Can An Overclocked GTX 690 be bottlenecked by PCIe 3.0 X8 or PCIe 2.0 X16 ?
We tested using Core i7-3770K at 4.6GHz and overclocked the GTX 690 that was used for this week’s complete platform upgrade. We cannot give you an exact answer to this question although we do have some interesting data. The GTX 690 is the fastest video card in the world and it is ideal for exploring potential bandwidth limitations using our ECS Z77H2-A2X Golden Series Motherboard.
We used even more demanding settings than in our platform upgrade evaluation as we overclocked our GTX 690 as far as it could go, to +132%, +150MHz core, and +550MHz memory over reference clocks. Our Core i7-3770K is also overclocked to 4.6GHz, and our 4GB of Kingston HyperX DDR3 is at 1866MHz.
One of Ivy Bridge’s advantages over older CPU architecture is PCIe 3.0, and there are 16 total lanes of PCIe 2.0 bandwidth available for graphics cards. PCIe 3.0 is an improvement over PCIe 2.0, including more efficient signaling. According to the Wikipedia, “PCIe 2.0 delivers 5 GT/s, but uses an 8b/10b encoding scheme that results in a 20 percent ((10-8)/10) overhead on the raw bit rate. PCIe 3.0 removes the requirement for 8b/10b encoding.”
It is considered that PCIe 2.0 16x is approximately equal to PCIe 3.0 8x bandwidth. Well the GTX 690 is the single fastest video card in the world and this experiment is to see if it can use more than the bandwidth that 8x PCIe 3.0 can provide it. Our benchmarks might also relate to how an overclocked GTX 690 might perform perform in the x16 slot in an older PCIe 2.0 motherboard, but don’t read too much into them without further testing.
In the case of the ECS motherboard, the primary slot is X16 – it uses nearly the full bandwidth available to it unless there is a second video card installed in the second slot. In this case, both cards share the bandwith and each one has the bandwidth of 8x PCIe 3.0 available. However, the secondary slot is X16_S, which means it is X8 PCIe 3.0 bandwidth whether there is one video card in the other primary slot or not. So it was an easy test to simply move our overclocked GTX 690 from the primary (X16) slot to the secondary (X8) slot and record the performance in the benchmarks.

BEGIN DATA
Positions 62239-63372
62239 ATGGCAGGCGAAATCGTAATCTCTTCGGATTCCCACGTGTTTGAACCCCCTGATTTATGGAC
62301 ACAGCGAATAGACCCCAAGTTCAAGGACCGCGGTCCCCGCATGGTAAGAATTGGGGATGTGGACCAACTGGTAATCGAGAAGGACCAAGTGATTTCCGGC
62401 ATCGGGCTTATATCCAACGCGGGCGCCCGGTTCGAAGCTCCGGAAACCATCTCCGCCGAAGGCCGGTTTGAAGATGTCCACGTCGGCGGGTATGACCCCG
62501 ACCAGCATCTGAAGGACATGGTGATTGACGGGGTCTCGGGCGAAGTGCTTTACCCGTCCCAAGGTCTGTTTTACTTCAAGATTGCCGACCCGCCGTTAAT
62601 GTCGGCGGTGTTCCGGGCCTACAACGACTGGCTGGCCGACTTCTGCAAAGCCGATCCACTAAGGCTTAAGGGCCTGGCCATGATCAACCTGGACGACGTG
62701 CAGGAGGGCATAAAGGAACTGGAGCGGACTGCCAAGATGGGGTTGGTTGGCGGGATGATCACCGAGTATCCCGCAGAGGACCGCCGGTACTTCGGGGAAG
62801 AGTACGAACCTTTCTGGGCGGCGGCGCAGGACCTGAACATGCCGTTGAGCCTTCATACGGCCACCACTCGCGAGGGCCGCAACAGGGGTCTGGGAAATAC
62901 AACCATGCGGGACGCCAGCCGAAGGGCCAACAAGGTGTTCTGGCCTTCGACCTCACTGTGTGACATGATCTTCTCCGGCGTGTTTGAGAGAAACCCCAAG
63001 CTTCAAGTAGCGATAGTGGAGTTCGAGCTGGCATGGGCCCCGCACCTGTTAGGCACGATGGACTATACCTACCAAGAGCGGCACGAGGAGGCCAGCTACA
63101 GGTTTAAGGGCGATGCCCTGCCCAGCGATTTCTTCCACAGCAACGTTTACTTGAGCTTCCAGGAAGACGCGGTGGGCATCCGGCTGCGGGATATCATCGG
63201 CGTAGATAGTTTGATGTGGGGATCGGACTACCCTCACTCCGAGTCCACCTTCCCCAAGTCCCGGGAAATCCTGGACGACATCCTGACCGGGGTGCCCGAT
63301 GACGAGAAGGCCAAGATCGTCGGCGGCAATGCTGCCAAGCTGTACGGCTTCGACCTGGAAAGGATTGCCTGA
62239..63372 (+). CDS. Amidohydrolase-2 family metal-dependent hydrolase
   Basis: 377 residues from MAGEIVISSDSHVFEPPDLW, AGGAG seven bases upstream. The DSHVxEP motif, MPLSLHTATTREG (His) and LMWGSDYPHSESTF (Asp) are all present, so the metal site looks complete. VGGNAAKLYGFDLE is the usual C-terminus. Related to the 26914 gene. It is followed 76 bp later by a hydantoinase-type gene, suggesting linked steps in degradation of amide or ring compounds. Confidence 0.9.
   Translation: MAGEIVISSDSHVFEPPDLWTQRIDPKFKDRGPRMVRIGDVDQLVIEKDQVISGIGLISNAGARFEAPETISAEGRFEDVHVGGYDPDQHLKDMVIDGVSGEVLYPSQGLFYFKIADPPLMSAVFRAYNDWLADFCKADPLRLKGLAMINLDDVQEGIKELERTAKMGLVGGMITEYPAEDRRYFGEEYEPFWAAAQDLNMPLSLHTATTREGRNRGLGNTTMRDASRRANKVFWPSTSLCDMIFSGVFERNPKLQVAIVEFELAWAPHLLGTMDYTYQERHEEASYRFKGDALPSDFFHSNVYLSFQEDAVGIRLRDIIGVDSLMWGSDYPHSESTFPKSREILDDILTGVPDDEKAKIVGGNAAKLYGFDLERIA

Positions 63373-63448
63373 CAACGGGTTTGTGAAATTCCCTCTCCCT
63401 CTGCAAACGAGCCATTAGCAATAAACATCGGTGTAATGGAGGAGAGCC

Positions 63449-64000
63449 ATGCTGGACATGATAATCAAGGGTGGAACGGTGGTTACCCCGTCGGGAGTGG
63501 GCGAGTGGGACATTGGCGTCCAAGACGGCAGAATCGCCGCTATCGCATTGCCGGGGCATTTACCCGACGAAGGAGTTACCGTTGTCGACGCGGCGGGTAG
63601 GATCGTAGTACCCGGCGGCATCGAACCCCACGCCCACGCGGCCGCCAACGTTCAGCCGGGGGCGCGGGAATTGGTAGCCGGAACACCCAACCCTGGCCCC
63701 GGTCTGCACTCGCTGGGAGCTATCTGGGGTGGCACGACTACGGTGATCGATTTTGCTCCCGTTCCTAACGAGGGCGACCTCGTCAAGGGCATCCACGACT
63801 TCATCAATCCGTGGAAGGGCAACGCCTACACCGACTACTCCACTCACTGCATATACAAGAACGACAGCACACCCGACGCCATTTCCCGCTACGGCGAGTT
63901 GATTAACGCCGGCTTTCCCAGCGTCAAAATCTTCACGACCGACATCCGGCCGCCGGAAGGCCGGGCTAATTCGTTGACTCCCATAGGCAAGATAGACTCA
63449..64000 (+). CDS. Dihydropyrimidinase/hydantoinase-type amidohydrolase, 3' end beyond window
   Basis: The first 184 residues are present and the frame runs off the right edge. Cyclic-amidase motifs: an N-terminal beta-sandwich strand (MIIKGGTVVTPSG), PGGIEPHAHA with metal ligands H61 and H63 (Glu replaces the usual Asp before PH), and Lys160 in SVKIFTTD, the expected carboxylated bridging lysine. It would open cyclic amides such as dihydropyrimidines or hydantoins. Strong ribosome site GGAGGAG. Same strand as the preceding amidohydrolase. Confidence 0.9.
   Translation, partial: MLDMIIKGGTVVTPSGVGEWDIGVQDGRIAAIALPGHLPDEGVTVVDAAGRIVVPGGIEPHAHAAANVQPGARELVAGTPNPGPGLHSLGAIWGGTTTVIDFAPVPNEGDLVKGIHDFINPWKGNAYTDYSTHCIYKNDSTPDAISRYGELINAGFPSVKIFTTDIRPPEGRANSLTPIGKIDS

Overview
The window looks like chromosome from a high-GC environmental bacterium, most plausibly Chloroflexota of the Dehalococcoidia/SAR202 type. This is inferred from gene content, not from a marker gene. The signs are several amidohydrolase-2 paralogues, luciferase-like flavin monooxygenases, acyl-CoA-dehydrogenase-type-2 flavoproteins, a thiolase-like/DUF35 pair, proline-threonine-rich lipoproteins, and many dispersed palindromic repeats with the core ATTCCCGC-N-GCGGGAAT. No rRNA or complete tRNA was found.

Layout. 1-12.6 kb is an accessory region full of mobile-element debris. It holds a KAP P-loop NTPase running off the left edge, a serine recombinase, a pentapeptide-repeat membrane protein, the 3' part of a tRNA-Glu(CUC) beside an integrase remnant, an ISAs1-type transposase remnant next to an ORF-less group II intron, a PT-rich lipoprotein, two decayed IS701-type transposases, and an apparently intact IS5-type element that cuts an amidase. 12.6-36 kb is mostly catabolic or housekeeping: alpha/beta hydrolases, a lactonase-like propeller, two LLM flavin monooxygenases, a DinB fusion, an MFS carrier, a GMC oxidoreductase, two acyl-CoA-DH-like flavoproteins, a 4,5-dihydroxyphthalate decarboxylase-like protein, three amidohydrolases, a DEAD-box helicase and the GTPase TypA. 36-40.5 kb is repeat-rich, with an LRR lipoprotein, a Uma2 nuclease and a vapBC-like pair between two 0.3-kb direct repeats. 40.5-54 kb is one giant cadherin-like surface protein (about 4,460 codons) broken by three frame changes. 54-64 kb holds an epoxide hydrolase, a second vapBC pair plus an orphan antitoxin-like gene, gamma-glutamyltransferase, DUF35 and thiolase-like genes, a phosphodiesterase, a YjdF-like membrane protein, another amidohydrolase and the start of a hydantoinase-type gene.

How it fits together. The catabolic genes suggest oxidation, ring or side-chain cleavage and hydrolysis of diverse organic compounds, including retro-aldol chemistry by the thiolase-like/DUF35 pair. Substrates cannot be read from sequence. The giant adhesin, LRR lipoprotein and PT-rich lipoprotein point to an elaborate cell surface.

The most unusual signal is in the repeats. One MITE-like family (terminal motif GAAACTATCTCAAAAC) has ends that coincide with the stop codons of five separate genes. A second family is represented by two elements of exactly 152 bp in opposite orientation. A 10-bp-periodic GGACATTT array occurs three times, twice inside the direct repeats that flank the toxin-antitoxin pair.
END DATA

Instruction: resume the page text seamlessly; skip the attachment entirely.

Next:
Well, we were surprised!
It appears that in every case, using the top PCIe 3.0 X16 slot in the ECS Z77H2-A2X motherboard, is faster than using the second X16_S slot. This is about as far as we can take our testing with this motherboard as there is no other video card other than the GTX 690 which can do this.
Fortunately we received an EVGA Z77 FTW motherboard for evaluation and we will continue to explore PCIe scaling in a follow-up. In the meantime, feel free to discuss this on our forum or leave a comment below. New this week, ABT will bring you the best of the tech news on a regular basis and you can expect a Thermaltake Overseer RX-I full tower evaluation this weekend.
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